Why does this spider jump when you point at it with your iPhone
In this viral videowhat looks like a spider in a jar jumps up every time the girl pictured in the foreground touches her iPhone screen to pop the image.
It’s not actually a spider, but a type of solifog, spiders of a different order than spiders and scorpions which, to complicate matters a bit, are known as “camel spiders” or “wind scorpions.” They do not know how to weave, they are not poisonous and can be distinguished from spiders by their huge jaws. Maybe that’s why they are so scary?
Whatever the case, these girls put Solvog in a jar and discovered that they seemed to get nervous when they tried to take pictures of him with the iPhone 12 Pro, the first model to include LiDAR in the rear camera. The LiDAR scanner emits infrared rays to measure the distance to different objects in an image and interpret their depth.
The human eye can see what is known as visible light, electromagnetic radiation with wavelengths from 380 to 750 nanometers. Infrared radiation is electromagnetic radiation with a wavelength longer than visible light, and therefore is invisible to the human eye. The TV remote control works with infrared rays that we can sometimes capture with our portable camera. The Face ID system in the front camera of the iPhone shoots thousands of invisible infrared dots to study your facial features. iPhone LiDAR Scanner works similarly pulses of wavelength 940 nm.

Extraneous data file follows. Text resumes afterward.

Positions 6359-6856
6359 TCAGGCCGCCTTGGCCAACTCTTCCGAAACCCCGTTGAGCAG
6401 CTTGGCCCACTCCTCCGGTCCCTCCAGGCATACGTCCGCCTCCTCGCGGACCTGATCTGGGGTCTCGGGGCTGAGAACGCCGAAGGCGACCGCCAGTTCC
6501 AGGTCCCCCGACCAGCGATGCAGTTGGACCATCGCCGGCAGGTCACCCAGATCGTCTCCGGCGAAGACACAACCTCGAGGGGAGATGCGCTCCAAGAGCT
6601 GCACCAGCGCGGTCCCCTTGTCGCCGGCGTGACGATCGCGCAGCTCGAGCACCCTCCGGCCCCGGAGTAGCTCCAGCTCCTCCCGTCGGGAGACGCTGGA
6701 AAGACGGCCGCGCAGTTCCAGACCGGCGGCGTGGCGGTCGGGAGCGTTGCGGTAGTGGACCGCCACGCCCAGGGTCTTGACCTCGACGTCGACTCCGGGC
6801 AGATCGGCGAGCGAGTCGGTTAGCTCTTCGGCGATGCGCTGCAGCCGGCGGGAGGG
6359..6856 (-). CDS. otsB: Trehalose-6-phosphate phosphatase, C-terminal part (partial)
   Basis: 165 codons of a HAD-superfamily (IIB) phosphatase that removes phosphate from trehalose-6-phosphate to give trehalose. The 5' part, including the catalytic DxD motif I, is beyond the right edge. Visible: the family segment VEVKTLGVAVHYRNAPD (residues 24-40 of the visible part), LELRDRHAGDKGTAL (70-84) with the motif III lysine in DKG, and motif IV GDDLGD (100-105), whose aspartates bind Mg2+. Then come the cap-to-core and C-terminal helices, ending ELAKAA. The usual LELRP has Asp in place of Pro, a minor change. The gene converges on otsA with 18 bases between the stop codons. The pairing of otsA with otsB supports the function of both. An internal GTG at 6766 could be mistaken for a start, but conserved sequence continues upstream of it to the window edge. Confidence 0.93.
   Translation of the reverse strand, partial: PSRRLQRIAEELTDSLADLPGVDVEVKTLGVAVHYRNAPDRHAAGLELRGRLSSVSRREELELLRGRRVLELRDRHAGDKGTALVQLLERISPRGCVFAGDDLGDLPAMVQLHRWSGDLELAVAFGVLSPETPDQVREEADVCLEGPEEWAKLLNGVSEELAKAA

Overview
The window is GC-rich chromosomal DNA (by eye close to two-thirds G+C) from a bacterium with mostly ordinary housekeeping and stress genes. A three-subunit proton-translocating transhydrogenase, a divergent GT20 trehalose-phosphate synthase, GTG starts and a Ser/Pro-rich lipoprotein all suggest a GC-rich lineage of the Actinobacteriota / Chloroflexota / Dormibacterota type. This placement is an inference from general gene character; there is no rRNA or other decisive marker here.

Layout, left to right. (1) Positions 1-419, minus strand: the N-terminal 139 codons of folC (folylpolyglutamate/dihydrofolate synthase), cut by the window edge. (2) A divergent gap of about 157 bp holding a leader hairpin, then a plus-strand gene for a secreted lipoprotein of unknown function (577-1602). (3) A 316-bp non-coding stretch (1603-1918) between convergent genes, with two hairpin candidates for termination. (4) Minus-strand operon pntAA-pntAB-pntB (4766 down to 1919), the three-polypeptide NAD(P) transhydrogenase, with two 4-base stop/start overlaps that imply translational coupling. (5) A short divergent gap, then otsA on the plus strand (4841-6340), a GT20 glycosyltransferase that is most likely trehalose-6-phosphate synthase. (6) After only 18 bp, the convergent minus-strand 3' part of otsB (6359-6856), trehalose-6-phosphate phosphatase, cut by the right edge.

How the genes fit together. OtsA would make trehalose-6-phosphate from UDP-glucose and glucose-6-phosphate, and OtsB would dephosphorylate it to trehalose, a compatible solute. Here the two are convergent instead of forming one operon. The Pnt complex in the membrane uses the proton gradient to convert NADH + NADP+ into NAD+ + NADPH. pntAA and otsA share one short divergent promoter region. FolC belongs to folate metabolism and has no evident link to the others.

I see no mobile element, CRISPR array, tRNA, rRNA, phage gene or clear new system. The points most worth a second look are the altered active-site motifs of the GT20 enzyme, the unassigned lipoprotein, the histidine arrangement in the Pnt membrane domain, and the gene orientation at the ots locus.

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Many animals, such as snakes, bats, bugs, mosquitoes, and some species of beetles, can see in the near infrared, and perhaps that’s what happens with this single element, because it gives the impression that the LiDAR rays take you through them all of a sudden.
However, spiders and many other insects are known for their ability to see ultraviolet rays. A wandering spider, for example, can Perception of wavelengths between 389.9 and 654 nanometers, which would not explain this sensitivity to LiDAR. So what we can make clear from the viral video is that this is not a spider, and spiders are not known to see in infrared, but rather in ultraviolet and green..
And while we don’t know what this solifuge would be without serious study to explain it, we can make it invisible, in this case you can make it out of your iPhone’s LiDAR scanner, Visible by infrared camera. Curious to see what happens in infrared when we take the phone out of the pocket.
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